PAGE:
IT HAS taken France 58 years to defeat Germany when it matters on the football pitch and, following a tumultuous evening in Marseille, they did it with a beaming smile on their faces with the exuberance of Antoine Griezmann carrying the hosts into the Euro 2016 final.
By scoring both goals in France’s 2-0 victory against the world champions, Griezmann took his tally for this tournament to six goals – moving him clear of Zinedine Zidane and second only to Michel Platini in the French scoring charts at European Championships – and secured his status as the nation’s new poster boy.
The 25-year-old, whose sister Maude survived the terror attack at the Bataclan Theatre in Paris last November, has been the all-smiling kid next door who has enchanted France and ensured the backing of a sceptical nation whose part-time love for the national team has now become a full-blown affair once again.
The son of a French father and Portuguese mother will now face the Portuguese at the Stade de France on Monday morning (AEST) aiming to emulate Platini and Zidane by leading France to major tournament success on home soil.
And having overcome the Germans, Portugal and Cristiano Ronaldo should hold few fears for the French.
Marseille may hold fond memories for the French, with the Michel Platini-inspired team defeating Portugal in Stade Velodrome in an epic semi-final at Euro 84, but it tends to require more than positive omens to overcome Germany in tournament football.
Not since the 1958 World Cup, when Just Fontaine scored four goals in a 6-3 third-fourth place playoff in Gothenburg, had France triumphed against their neighbours in a major tournament.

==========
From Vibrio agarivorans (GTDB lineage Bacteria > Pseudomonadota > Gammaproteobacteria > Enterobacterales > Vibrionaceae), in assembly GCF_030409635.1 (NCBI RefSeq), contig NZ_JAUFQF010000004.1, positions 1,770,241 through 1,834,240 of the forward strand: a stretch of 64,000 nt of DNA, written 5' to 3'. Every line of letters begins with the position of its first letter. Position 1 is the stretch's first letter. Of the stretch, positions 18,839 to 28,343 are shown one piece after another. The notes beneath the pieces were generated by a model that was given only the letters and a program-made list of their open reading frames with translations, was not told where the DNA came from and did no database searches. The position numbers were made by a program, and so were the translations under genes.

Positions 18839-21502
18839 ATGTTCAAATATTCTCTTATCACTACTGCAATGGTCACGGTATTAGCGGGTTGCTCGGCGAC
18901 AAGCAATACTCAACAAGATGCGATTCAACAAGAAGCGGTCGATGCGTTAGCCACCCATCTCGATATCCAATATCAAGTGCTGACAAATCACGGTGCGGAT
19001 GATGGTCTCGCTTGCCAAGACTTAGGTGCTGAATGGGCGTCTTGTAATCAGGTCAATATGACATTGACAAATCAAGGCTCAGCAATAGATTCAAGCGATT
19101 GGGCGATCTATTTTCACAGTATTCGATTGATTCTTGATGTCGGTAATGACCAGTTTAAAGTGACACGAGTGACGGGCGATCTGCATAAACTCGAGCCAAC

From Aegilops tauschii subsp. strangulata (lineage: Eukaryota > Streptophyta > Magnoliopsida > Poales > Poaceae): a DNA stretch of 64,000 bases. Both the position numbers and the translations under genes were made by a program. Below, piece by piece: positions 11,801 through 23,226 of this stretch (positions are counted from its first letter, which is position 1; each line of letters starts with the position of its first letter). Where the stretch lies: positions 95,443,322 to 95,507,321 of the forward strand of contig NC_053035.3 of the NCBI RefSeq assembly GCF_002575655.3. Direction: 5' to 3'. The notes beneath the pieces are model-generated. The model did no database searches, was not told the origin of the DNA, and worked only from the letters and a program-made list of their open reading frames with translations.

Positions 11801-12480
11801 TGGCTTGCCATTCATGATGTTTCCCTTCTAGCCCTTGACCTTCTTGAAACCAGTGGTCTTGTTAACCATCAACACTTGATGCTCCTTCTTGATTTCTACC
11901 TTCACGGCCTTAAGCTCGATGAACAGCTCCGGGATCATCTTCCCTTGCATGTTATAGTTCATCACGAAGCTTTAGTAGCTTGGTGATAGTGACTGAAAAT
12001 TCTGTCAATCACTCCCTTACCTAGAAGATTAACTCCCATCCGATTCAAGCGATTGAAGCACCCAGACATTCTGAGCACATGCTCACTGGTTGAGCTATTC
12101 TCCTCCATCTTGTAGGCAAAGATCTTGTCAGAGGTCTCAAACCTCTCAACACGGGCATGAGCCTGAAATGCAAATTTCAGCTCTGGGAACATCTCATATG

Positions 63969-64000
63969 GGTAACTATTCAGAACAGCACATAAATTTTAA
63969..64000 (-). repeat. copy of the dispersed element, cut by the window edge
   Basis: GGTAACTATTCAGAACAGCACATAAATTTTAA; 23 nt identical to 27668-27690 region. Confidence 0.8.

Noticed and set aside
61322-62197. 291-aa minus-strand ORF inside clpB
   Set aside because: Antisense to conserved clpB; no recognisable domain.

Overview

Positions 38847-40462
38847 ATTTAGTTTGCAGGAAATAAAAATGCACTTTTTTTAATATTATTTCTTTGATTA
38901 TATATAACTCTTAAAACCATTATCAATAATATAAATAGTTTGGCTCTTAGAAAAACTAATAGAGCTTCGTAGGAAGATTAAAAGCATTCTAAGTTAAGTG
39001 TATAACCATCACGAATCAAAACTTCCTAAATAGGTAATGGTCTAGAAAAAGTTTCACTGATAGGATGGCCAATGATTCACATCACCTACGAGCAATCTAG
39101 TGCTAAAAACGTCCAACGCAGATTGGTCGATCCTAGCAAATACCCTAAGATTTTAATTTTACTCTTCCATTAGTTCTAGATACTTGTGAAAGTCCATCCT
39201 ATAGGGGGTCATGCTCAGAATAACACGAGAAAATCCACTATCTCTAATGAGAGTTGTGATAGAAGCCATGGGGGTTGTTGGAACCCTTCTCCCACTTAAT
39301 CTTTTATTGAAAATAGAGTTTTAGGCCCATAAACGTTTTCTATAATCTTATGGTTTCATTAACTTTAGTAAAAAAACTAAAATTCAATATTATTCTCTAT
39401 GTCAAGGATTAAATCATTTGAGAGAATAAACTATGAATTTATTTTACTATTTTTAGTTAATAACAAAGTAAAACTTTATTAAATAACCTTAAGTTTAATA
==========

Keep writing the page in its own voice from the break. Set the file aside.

France lost successive World Cup semi-finals against West Germany in 1982 and 1986 before succumbing to Joachim Low’s team at the quarter-final stage two years ago as the Germans progressed to a fourth world title.
So Germany held the upper hand psychologically against a young, promising French team, but one that lacked the nous and experience of the world champions.
It was men against boys in the sense of the Germans knowing how to go course and distance, but France coach Didier Deschamps – the captain of Aime Jacquet’s 1998 World Cup winners – was determined to be bold, encouraging his young team to go on the front foot.
It was risky tactic, with Leicester City’s N’Golo Kante failing to reclaim his place in the team following suspension, but France’s strengths lie in their pace and exuberance and Deschamps went for broke against a German team weakened by the suspension of defender Mats Hummels and loss of the injured Sami Khedira.
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